About mps disorder iii

What is mps disorder iii?

The Mucopolysaccharidoses (MPS Disorders) are a group of rare genetic disorders caused by the deficiency of one of the lysosomal enzymes, resulting in an inability to metabolize complex carbohydrates (mucopolysaccharides) into simpler molecules. High concentrations of mucopolysaccharides in the cells of the central nervous system, including the brain, cause the neurological and developmental deficits that accompany these disorders.

Mucopolysaccharides are rather thick jelly-like ("muco") compounds made of long chains ("poly") of sugar-like (saccharides) molecules used to make connective tissues in the body.

Lysosomal enzymes are found in the lysosome, a very small membrane-contained body (organelle) found in the cytoplasm of most cells. The lysosome is often called the "waste disposal plant" of the cell. The accumulation of these large, undegraded mucopolysaccharides in the cells of the body is the cause of a number of physical symptoms and abnormalities.

MPS-III (Sanfilippo Syndrome) is one of seven MPS Disorders. It is an inborn error of metabolism that is transmitted as an autosomal recessive genetic disorder. MPS-lll has been subdivided into four types: MPS-III Type A, MPS-III Type B, MPS-III Type C, and MPS-III Type D. All types are associated with some degree of mental deterioration, but the severity depends on the particular type of MPS-lll. Several physical defects may be present, and the severity of these defects varies with the type of MPS-III. In the case of each type of MPS-III, abnormal amounts of a specific, chemically complex molecule is excreted in the urine. The excreted chemical is the same for each of the four types of MPS-III, since the defective gene involves a different step, and thus a different enzyme, in the deconstruction of the same mucopolysaccharide. By testing for one or another of these enzymes, the variant type may be readily identified.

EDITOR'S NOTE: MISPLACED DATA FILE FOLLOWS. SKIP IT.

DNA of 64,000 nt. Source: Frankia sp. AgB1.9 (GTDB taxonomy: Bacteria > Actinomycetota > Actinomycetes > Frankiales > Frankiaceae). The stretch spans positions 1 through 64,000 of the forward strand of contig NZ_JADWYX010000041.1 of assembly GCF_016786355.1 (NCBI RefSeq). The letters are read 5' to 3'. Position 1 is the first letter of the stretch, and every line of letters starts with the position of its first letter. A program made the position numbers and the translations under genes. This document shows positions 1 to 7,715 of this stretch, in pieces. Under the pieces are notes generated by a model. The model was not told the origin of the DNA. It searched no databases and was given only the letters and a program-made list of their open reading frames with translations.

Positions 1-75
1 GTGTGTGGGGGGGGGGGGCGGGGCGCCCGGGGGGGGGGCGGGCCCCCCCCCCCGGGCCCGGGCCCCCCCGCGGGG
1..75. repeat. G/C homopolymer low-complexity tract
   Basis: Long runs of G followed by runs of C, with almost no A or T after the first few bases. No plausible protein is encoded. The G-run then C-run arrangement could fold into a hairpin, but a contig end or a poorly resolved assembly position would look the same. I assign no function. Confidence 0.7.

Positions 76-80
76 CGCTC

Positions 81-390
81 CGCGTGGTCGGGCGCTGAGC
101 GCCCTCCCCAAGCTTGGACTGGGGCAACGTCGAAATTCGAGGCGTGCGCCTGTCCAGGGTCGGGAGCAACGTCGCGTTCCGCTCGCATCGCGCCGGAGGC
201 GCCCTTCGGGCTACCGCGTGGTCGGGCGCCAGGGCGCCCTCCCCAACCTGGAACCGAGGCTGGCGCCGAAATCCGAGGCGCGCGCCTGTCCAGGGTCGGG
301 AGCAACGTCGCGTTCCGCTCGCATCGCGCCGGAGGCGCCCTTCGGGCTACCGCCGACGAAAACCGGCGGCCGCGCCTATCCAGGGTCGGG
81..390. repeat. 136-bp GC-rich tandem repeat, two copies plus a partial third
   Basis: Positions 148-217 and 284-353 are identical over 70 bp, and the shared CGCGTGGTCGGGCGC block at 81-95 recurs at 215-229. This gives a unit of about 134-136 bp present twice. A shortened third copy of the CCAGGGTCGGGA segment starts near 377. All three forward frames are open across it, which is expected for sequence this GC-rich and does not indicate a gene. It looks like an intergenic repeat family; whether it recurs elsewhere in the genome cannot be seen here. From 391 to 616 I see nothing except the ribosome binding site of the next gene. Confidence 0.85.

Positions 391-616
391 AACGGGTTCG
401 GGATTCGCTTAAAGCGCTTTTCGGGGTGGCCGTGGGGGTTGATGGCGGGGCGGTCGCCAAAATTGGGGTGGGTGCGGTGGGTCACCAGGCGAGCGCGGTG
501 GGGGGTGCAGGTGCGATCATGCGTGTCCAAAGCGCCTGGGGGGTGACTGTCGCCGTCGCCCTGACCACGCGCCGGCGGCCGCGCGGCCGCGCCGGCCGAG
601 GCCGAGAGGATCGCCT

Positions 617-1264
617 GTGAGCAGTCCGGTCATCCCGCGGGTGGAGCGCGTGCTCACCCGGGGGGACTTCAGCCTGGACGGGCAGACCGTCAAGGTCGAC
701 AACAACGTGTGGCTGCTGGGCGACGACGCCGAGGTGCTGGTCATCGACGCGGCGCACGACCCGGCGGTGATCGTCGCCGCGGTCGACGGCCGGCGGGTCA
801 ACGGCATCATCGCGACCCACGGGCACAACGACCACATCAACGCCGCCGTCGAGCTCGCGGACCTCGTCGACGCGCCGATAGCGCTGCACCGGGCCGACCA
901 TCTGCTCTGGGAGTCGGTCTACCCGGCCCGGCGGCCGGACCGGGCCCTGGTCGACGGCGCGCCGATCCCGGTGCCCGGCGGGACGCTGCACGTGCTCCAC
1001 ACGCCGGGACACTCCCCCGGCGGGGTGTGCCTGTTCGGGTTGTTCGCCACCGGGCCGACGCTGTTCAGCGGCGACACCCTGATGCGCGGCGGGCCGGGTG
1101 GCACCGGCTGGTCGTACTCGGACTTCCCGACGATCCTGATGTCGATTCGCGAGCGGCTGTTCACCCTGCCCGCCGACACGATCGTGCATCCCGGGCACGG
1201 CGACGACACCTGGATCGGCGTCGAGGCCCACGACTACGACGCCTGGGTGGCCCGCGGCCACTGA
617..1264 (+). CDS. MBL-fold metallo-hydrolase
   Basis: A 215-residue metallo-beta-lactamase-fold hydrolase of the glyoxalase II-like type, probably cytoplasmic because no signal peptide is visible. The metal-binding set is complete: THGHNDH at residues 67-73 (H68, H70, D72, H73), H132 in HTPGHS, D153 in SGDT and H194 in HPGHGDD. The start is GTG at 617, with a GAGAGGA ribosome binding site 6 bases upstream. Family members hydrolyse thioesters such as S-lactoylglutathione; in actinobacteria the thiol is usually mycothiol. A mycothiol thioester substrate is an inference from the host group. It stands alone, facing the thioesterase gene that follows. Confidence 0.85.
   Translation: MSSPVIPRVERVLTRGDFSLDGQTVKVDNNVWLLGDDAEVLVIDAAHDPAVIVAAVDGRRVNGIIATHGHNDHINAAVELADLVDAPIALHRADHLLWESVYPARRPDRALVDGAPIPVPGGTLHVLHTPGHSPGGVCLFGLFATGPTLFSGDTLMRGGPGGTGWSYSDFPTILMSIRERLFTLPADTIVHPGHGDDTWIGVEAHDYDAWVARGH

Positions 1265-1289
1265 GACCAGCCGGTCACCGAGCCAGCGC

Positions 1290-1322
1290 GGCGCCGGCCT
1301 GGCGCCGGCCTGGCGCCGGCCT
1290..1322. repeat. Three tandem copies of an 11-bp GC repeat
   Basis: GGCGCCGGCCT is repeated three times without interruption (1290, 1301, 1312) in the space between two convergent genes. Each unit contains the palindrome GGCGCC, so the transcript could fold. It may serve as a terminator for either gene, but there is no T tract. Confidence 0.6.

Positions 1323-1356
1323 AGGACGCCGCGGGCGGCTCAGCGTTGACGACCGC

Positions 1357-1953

What are the symptoms for mps disorder iii?

Respiratory and ear in symptom was found in the mps disorder iii condition

Sanfilippo syndrome often goes unnoticed during the first months — or even years — of a child's life. Even though there may be some signs at an early age, doctors usually confuse them for other conditions.